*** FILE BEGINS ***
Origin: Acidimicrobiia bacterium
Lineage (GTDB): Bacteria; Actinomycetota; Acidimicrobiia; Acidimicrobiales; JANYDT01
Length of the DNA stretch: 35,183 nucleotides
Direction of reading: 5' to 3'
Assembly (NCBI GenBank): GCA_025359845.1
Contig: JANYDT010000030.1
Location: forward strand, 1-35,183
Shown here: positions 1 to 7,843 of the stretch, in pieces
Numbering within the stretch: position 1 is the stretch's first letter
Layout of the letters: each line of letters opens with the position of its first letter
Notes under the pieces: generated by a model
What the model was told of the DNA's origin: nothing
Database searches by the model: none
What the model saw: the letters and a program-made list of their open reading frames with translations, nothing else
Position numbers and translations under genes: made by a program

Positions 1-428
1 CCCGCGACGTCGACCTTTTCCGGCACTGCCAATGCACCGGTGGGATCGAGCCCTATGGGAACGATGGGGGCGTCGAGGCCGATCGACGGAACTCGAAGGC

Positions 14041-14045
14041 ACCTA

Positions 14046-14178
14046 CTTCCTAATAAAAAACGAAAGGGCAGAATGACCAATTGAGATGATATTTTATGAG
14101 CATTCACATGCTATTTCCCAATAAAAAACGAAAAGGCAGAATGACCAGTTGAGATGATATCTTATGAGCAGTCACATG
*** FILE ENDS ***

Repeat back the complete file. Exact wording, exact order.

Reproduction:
Origin: Acidimicrobiia bacterium
Lineage (GTDB): Bacteria; Actinomycetota; Acidimicrobiia; Acidimicrobiales; JANYDT01
Length of the DNA stretch: 35,183 nucleotides
Direction of reading: 5' to 3'
Assembly (NCBI GenBank): GCA_025359845.1
Contig: JANYDT010000030.1
Location: forward strand, 1-35,183
Shown here: positions 1 to 7,843 of the stretch, in pieces
Numbering within the stretch: position 1 is the stretch's first letter
Layout of the letters: each line of letters opens with the position of its first letter
Notes under the pieces: generated by a model
What the model was told of the DNA's origin: nothing
Database searches by the model: none
What the model saw: the letters and a program-made list of their open reading frames with translations, nothing else
Position numbers and translations under genes: made by a program

Positions 1-428
1 CCCGCGACGTCGACCTTTTCCGGCACTGCCAATGCACCGGTGGGATCGAGCCCTATGGGAACGATGGGGGCGTCGAGGCCGATCGACGGAACTCGAAGGC

Positions 14041-14045
14041 ACCTA

Positions 14046-14178
14046 CTTCCTAATAAAAAACGAAAGGGCAGAATGACCAATTGAGATGATATTTTATGAG
14101 CATTCACATGCTATTTCCCAATAAAAAACGAAAAGGCAGAATGACCAGTTGAGATGATATCTTATGAGCAGTCACATG